Privacy Shield invalidated by European Court: impacts & solutions

annulation du privacy shield-1-Sep-25-2020-08-09-51-91-AM

Invalidation of the Privacy Shield: impacts and solutions

In July 2020, the Court of Justice of the European Union (CJEU) delivered a verdict in the case under the name Schrems II (C-3111-18), in which personal data transfer mechanisms between the EU and the United States were contested. The prevailing argument was that US legislation insufficiently guaranteed protection for personal data from the UE in conformity with GDPR law.

Let's take a look at this decision and its impact for European organisations and businesses.


GDPR gUarantEes AND THE LINK TO THE Privacy Shield

End of the privacy shield

GDPR obliges private and public organisations to: "ensure compliance with data protection requirements and the rights of the data subjects appropriate to processing within the Union, including the availability of enforceable data subject rights and of effective legal remedies, including to obtain effective administrative or judicial redress and to claim compensation, in the Union or in a third country".

Enterprises and organisations must therefore assume responsibility for:

      1. Ensuring the protection of personal data during processing or storage, including during the transfer of this data to service providers or sub-contractors.

      2. Guaranteeing the right of individuals to initiate recourse including when data is transferred outside of the EU.

The legislation specifies that in the absence of an equivalent local GDPR, these transfers must be bound by Standard Contractual Clauses (SCC).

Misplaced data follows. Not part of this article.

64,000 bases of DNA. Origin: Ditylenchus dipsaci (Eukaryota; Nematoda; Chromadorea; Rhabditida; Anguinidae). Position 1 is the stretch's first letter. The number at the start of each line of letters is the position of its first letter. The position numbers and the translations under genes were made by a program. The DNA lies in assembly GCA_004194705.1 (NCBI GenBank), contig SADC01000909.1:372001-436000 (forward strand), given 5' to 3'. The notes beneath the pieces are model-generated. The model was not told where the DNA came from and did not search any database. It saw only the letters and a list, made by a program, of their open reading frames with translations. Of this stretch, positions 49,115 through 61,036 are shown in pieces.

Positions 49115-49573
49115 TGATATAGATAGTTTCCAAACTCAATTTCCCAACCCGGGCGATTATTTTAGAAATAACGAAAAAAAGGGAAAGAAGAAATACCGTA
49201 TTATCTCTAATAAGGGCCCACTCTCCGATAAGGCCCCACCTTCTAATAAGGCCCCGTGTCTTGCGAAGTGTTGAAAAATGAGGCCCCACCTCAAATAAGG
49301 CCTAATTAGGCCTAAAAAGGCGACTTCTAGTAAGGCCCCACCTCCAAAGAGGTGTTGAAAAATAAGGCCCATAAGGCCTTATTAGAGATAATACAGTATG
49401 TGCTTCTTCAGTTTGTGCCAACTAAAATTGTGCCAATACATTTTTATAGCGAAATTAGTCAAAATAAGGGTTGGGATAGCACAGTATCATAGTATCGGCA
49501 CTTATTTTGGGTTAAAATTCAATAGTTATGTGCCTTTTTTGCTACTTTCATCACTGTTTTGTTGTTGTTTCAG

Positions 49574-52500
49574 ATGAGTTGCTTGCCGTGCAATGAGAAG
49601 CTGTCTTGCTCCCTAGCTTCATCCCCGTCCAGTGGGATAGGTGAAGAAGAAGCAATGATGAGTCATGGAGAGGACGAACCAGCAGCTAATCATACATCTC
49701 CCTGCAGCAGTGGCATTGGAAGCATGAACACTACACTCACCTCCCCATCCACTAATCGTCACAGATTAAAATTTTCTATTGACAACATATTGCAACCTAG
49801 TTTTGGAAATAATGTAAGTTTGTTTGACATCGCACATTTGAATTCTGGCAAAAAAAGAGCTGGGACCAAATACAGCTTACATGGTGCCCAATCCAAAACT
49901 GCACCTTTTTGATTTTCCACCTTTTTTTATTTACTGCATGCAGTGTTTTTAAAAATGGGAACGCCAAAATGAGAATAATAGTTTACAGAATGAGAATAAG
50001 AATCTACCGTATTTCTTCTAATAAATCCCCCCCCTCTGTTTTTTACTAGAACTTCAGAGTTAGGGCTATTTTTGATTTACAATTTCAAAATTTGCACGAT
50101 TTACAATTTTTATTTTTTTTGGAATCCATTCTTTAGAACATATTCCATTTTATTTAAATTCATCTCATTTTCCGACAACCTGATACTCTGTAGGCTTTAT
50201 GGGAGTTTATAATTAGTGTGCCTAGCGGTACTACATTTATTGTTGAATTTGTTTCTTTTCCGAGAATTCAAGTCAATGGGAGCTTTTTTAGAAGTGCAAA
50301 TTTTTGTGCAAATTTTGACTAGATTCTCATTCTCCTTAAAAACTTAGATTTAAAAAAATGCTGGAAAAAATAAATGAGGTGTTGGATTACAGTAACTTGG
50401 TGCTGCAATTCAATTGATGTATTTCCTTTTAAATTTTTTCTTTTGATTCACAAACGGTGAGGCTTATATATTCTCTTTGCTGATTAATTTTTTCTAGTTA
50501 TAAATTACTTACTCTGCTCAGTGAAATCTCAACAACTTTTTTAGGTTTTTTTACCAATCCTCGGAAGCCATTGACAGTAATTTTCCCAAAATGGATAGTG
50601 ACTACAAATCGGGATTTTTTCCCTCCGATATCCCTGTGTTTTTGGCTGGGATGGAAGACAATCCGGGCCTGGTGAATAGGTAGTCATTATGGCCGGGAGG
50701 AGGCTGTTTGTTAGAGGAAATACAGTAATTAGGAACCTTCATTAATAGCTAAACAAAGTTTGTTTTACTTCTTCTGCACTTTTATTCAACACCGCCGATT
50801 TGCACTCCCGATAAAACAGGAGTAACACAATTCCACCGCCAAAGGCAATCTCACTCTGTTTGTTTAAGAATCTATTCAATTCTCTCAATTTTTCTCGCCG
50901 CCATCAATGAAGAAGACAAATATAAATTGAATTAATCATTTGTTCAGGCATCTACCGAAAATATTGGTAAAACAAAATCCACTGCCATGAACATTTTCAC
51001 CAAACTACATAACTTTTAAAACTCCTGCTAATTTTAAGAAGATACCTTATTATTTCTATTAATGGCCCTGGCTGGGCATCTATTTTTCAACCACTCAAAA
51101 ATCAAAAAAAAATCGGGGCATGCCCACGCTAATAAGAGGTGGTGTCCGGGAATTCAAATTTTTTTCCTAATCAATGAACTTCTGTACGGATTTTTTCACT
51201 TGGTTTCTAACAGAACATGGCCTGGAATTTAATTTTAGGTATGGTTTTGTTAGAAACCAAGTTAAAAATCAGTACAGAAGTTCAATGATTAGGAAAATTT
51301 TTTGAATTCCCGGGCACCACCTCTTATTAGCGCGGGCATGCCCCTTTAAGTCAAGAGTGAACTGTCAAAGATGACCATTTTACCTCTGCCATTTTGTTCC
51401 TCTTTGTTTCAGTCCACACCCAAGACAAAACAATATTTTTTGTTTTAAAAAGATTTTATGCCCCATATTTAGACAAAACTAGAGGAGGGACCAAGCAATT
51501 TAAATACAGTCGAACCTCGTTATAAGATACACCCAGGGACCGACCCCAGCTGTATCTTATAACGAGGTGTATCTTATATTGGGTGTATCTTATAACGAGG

The Privacy Shield was one of many SCCs adopted by the European Commission to frame the conditions of data transfer outside of the EU in this instance to the United States.



In August 2016, the European Union recognized the Privacy Shield as being in conformity with its General Data Protection Regulations. This directive has since been replaced by GDPR.

This data protection shield enabled US companies to provide adequate guarantees for the protection of personal data of EU origin.



The decision of the CJEU invalidates the Privacy Shield agreement on the on the very basis of its raison d'être:

"The Court holds that... competent supervisory authorities are required to suspend or prohibit a transfer of personal data to a third country where they take the view... that the standard data protection clauses are not or cannot be complied with in that country and that the protection of the data transferred that is required by EU law cannot be ensured by other means, where the data exporter established in the EU has not itself suspended or put an end to such a transfer"

The American system, by virtue in particular of the Patriot Act and more recently the Cloud Act, allows, for security reasons, US public authorities to access and exploit data without prior notification or authorization from the data owner. This applies to European data stored in the US, but also data stored by an American provider (such as Google, Microsoft, Amazon) even if the data is physically stored in Europe.

The CJEU also argues that the Privacy Shield does not guarantee the right of effective recourse against the American authorities. The fundamental rights of those persons whose data is transferred are therefore not guaranteed.

Changes are also possible to the text of the Privacy Shield itself (discussions between the U.S. Department of Commerce and the European Commission have just started), but how quickly these talks progress before the American presidential elections is anyone's guess.